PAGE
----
Gravel ride below the Matterhorn in Cyclist – Off-Road magazine

Last modified: May 23, 2021

Cover Boys!

Last September I had the chance to do some amazing gravel riding above Zermatt, Switzerland with the editor of Cyclist – Off-Road magazine, Stu Bowers. As the local guide, I felt slightly inadequate since I’d only ridden a few parts of the route before, but I’d done my research on the rest and was pretty sure it would be fun riding with gravel bikes. It turned out to be even better than expected; some tough gradients but the dirt roads were decent quality and the scenery was incredible, with the Matterhorn always looming nearby and we rode up close to giant glaciers.

We had a top-level mountain sports photographer with us in the shape of Dan Milner – he really knew how to place himself for the best shots and handled the constantly-changing sun, cloud and shadow conditions superbly. He rented an e-MTB so he could sprint ahead or catch back up to us easily and it was great that we didn’t need a support vehicle.

Stu Bowers keen to warm up after an early-morning start

Dan Milner in his natural environment setting up the shot


It’s therefore no surprise that we made the front cover of the Spring 2020 edition of Cyclist Off-Road and have a photo-heavy 17 pages dedicated to the article. The magazine is packed full of other great ride reports from Wales to Australia plus an interview with Tom Ritchey about gravel riding in California back in the 1970s and an interview with the winner of the Transcontinental Race No. 7, 2019 Fiona Kolbinger.

Riding next to glaciers

Cyclist – Off-Road is a magazine devoted to gravel riding and I highly recommend getting a copy. Unfortunately, due to the Coronavirus disruptions, at the moment you can only buy it through their online shop. Shipping to me in Switzerland took less than a week, so within the UK it should be just a couple of days. There’s no digital version available.

So many great roads and views

Thanks to Swiss Tourism and Zermatt Tourism who covered all of our expenses and took care of us. Also to Will Davies who first put me in touch with the guys at Cyclist; I highly recommend checking out his Cycling Challenge blog about cycling in the Alps – if you want to know what almost any pass in the Alps (paved or unpaved) is like to ride then he probably has a report with great photos.

My Strava records of the Matterhorn ride are here and here.

The original plan for the article was to go over the Theodul Pass from Zermatt, over the eastern shoulder of the Matterhorn, and down into the valley on the Italian side to Cervinia. It’s something that I’ve wanted to do for several years. At almost 3,300 m elevation and including a 3km long hike over a glacier, it’s one of the highest and craziest Alpine passes that can be done (mostly) by bike. Due to some delays and the logistical complexity, we went with the more straightforward option of staying on the Swiss side for the article, which was awesome, but I’m hoping that the Theodul Pass will happen for me in August 2020.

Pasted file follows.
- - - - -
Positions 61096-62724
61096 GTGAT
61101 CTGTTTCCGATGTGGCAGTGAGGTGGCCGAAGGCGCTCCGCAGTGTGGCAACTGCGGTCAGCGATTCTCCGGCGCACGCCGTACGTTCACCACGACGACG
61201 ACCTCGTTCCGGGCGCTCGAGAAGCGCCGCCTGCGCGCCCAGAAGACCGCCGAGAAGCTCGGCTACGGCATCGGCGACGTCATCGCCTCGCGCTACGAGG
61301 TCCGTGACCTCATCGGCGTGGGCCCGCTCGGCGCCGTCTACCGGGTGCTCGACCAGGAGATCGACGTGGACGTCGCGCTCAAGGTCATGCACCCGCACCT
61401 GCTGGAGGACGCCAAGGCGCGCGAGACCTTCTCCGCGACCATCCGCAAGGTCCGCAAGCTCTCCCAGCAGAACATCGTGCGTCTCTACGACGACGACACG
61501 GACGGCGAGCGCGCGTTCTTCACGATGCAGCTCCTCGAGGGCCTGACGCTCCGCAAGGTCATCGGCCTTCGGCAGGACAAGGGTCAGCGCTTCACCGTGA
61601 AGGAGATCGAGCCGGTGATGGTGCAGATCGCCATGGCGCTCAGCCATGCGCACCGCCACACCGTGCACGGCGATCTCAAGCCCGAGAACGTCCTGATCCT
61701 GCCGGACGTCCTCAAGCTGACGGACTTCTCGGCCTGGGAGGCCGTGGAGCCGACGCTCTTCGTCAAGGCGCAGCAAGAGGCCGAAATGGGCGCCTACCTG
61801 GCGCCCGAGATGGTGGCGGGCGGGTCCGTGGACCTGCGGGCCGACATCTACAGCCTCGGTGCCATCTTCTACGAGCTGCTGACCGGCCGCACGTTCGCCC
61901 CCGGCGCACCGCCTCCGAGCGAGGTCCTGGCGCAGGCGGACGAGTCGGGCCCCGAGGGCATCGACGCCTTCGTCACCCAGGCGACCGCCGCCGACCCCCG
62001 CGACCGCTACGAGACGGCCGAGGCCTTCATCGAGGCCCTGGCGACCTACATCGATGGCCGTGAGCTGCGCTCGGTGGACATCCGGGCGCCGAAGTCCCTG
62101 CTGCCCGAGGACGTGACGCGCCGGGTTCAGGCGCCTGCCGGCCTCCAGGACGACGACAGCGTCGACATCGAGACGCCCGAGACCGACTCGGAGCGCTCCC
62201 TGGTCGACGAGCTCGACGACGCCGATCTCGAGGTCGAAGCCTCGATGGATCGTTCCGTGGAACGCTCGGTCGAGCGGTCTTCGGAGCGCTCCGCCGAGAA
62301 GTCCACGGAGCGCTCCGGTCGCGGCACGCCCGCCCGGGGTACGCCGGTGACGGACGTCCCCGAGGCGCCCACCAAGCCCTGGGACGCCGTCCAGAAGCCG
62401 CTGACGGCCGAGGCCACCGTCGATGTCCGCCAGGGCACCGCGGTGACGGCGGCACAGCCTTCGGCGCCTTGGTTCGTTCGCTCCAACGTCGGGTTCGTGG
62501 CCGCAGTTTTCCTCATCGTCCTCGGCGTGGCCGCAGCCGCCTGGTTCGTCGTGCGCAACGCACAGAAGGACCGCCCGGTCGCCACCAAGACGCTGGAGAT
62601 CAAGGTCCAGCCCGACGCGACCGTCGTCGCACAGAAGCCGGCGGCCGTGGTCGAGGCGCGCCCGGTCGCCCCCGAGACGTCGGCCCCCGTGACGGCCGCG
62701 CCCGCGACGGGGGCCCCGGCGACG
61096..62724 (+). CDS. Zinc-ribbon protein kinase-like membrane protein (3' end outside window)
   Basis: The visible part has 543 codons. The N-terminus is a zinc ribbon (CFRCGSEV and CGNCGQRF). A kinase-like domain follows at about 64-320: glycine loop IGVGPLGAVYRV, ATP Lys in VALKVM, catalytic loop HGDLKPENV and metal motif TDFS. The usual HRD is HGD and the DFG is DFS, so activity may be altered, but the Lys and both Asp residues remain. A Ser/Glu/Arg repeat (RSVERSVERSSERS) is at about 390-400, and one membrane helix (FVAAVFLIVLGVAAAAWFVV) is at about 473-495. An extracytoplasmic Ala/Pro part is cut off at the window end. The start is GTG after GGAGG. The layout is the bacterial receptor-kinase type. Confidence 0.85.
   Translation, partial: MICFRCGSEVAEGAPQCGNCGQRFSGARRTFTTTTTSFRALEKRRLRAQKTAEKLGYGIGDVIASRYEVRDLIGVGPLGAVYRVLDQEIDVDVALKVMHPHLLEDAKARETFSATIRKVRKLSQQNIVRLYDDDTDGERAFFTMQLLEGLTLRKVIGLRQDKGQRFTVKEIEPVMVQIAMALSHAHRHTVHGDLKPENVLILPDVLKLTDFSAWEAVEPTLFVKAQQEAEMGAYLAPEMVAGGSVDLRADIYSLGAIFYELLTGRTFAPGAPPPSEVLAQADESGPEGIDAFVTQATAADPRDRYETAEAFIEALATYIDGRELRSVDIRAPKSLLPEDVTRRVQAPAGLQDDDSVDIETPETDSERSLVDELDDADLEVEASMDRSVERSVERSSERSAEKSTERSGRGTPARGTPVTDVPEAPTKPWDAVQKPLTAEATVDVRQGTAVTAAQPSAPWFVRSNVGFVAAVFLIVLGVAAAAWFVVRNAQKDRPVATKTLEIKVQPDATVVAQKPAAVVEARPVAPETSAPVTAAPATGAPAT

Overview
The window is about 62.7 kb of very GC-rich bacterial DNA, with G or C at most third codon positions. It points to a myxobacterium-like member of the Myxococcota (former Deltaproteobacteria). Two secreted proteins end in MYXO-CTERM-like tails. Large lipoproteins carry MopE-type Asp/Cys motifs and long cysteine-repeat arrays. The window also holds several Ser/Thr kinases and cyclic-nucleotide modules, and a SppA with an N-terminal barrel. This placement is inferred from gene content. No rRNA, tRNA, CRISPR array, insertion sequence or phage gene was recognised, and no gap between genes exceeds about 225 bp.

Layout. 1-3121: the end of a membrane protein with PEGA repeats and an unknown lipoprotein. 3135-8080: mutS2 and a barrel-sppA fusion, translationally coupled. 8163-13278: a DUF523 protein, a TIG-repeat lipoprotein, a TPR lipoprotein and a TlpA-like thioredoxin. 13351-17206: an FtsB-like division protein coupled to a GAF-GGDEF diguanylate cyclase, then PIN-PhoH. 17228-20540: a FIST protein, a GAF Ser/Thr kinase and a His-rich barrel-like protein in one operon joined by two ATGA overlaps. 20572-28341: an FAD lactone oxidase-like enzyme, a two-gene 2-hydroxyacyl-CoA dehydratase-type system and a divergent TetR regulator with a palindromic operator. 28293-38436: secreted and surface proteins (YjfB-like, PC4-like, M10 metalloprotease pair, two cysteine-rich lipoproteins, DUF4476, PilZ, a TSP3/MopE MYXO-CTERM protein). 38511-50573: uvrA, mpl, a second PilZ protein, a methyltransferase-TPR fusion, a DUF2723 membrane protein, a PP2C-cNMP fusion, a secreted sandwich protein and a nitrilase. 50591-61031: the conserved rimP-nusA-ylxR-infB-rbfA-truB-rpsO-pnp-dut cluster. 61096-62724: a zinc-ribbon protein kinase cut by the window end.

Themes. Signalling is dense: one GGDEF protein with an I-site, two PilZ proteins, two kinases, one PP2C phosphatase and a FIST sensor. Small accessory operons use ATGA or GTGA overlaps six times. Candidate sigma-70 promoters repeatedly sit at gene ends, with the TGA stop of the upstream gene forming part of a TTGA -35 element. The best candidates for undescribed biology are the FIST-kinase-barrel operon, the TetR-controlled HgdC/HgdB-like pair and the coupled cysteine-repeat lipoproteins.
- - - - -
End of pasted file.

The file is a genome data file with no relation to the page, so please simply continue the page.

4 thoughts on “Gravel ride below the Matterhorn in Cyclist – Off-Road magazine”

  1. Hi! This looks like are really awesome network of high altitude gravel roads in Europe…and maybe not so popular yet? I’d really like to try it out from the Italian side, starting from Cervinia. There’s not a Google Maps street view for the portion I’m interested in, but I’ve found some GPX files around the internet. What’s the smallest tyre size you would recommend for this route?
    Thanks!

    1. A lot of the stuff above Zermatt could be done with 35mm tires, but I used 40mm on that trip for a bit more grip and comfort. I have no idea about the conditions on the Italian side. As I said, we had planned to go over the Theodul Pass to get to Italy, and I still have that as a long-term goal. Above 2500 m on the Swiss side is pretty rough and steep and then there’s the glacier to traverse. Below 2500 meters it’s all pretty straightforward.

  2. Thanks! I should have read more carefully, but the excitement was already high just by looking at maps and reading your report. Your reply was helpful anyway, I have now a clearer overview of the Theodul Pass area. My plan would be (at some point) to ride only up to the ski station (Ristorante Bontadini, ca. 3000m) from the Italian side. Looking at the map it looks feasible on with 35-40mm tires.

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